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J Bone Miner Res. 2006 Oct;21(10):1657-65.

Alpha9beta1: a novel osteoclast integrin that regulates osteoclast formation and function.

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Medicine-Hematology/Oncology, University of Pittsburgh, Pittsburgh, Pennsylvania, USA.


We identified a previously unknown integrin, alpha(9)beta(1), on OCLs and their precursors. Antibody to alpha(9) inhibited OCL formation in human marrow cultures, and OCLs from alpha(9) knockout mice had a defect in actin ring reorganization and an impaired bone resorption capacity.


Integrins play important roles in osteoclast (OCL) formation and function. Mature OCLs mainly express alpha(v)beta(3) integrin, a heterodimer adhesion receptor that has been implicated in osteoclastic bone resorption. We identified ADAM8, a disintegrin and metalloproteinase, as a novel stimulator of OCL differentiation and showed that the disintegrin domain of ADAM8 mediated its effects on OCL formation. Because the disintegrin domain of ADAM8 does not bind Arg-Gly-Asp (RGD) sequences, we determined which integrin bound ADAM8 and characterized its role in OCL formation and activity.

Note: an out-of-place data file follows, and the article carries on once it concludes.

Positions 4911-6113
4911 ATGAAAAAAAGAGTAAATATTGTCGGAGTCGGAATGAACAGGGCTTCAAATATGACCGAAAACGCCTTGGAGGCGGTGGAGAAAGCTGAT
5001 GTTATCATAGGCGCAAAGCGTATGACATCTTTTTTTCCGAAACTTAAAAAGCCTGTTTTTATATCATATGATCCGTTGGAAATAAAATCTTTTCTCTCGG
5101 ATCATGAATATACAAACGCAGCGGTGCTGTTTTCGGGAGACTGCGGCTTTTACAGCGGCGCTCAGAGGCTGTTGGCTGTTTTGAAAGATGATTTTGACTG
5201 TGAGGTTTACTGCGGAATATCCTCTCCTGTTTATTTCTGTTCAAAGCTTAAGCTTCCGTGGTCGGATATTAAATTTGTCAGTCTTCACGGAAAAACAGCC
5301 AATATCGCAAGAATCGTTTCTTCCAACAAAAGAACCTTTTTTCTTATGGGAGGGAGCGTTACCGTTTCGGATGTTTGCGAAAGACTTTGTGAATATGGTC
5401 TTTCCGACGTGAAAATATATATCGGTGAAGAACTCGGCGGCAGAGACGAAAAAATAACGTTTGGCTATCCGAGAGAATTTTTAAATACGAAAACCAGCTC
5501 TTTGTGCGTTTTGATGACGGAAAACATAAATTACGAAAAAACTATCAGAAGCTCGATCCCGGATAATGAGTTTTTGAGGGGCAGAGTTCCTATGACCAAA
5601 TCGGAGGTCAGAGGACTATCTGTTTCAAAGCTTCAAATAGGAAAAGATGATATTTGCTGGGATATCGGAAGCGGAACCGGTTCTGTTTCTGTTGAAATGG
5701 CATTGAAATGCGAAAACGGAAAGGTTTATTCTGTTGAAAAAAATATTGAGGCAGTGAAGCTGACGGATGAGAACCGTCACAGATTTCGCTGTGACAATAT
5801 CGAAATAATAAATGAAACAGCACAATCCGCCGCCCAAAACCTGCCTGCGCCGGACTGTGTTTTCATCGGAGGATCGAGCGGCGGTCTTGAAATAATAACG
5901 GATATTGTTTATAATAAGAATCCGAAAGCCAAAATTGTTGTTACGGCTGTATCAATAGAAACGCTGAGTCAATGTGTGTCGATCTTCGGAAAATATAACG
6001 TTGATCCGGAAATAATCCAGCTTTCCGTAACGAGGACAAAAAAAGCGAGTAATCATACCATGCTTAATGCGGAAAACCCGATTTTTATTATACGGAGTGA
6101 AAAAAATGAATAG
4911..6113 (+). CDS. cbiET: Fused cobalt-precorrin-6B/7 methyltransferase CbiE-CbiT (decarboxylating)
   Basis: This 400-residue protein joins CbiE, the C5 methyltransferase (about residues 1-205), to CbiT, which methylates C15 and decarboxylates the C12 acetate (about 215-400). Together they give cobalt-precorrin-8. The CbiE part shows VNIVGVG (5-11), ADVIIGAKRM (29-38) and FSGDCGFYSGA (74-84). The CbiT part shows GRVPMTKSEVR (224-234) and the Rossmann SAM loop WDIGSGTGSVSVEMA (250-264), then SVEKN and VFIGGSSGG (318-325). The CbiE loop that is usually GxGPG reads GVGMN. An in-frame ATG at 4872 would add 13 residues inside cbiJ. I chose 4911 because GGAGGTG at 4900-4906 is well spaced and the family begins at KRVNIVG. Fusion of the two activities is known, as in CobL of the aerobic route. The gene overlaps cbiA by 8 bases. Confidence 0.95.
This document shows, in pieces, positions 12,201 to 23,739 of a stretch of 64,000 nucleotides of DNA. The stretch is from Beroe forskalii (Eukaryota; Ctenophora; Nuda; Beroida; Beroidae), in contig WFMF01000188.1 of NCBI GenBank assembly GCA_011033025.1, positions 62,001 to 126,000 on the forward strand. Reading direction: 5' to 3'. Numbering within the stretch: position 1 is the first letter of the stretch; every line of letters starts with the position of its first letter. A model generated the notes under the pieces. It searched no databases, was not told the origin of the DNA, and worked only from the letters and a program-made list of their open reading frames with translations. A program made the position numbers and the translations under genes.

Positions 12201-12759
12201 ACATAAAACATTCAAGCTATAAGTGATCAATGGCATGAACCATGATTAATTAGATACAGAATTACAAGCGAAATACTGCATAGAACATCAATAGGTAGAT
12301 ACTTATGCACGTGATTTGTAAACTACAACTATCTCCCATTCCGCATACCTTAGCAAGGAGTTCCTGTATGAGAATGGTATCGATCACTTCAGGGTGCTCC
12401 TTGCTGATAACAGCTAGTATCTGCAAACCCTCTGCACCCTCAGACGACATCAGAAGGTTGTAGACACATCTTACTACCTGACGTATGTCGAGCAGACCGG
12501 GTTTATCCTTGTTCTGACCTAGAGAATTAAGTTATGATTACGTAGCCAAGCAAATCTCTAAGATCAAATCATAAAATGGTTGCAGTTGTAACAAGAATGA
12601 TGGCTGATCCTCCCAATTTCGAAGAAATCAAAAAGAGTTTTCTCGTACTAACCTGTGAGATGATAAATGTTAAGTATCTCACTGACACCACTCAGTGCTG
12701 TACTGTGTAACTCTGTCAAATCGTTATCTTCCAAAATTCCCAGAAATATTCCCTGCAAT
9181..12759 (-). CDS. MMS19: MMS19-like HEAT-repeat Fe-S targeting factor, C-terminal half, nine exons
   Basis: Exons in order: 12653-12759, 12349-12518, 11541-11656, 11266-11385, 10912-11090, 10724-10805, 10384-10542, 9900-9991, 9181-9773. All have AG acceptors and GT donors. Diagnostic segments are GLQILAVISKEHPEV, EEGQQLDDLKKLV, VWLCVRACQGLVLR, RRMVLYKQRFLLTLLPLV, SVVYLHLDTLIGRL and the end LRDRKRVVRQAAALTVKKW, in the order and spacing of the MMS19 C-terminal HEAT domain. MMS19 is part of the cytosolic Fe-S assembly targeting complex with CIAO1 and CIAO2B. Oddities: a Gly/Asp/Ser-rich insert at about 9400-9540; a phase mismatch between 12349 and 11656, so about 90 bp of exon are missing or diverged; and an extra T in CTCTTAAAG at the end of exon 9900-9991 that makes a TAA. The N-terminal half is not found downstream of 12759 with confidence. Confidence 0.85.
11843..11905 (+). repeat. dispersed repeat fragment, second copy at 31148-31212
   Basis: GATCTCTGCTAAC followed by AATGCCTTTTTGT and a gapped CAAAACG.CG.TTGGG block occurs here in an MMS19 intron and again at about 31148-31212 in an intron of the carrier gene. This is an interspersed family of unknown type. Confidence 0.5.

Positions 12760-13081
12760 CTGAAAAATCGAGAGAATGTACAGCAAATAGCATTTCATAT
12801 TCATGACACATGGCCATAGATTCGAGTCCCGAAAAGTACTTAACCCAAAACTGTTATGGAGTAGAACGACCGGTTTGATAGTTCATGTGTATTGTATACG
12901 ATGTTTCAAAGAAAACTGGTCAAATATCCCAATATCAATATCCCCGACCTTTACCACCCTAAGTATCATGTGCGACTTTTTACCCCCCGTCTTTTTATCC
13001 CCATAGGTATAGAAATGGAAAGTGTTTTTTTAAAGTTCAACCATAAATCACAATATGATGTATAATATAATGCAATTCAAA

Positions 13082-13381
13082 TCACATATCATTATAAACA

Chinese hamster ovary cells (CHO) expressing different integrin subunits were tested for their capacity to bind the disintegrin domain of ADAM8. Mouse or human bone marrow cells and purified OCL precursors were tested for alpha(9)beta(1) integrin expression by Western blot, immunocytochemistry, and real-time RT-PCR. A monoclonal antibody to human alpha(9) was used to block alpha(9)beta(1) on OCL precursors stimulated by 1alpha,25-dihydroxyvitamin D(3) [1alpha,25(OH)(2)D(3)] or RANKL. Vertebrae of 7-day-old alpha(9)(-/-) mice and wildtype (WT) littermates were compared using bone histomorphometry and 3D microCT analysis.


Alpha(9) integrin was expressed by mouse and human bone marrow-derived OCLs and their precursors. Importantly, the anti-alpha(9) antibody inhibited human OCL formation stimulated by 1alpha,25(OH)(2)D(3) or RANKL dose-dependently. Furthermore, analysis of OCLs formed in marrow cultures from alpha(9)(-/-) mice showed that the OCLs formed were more contracted and formed significantly less bone resorption pits on dentin slices. Histologic analysis of alpha(9)(-/-) vertebrae showed thickened trabecular regions and retained cartilage within vertebral bodies of alpha(9)(-/-) mice. 3D microCT analysis of alpha(9)(-/-) vertebrae also showed a significant increase in trabecular bone volume/total tissue volume and a tendency for decreased trabecular separation compared with WT mice.


These results support a previously unknown role for alpha(9)beta(1) integrin in OCL formation and function.

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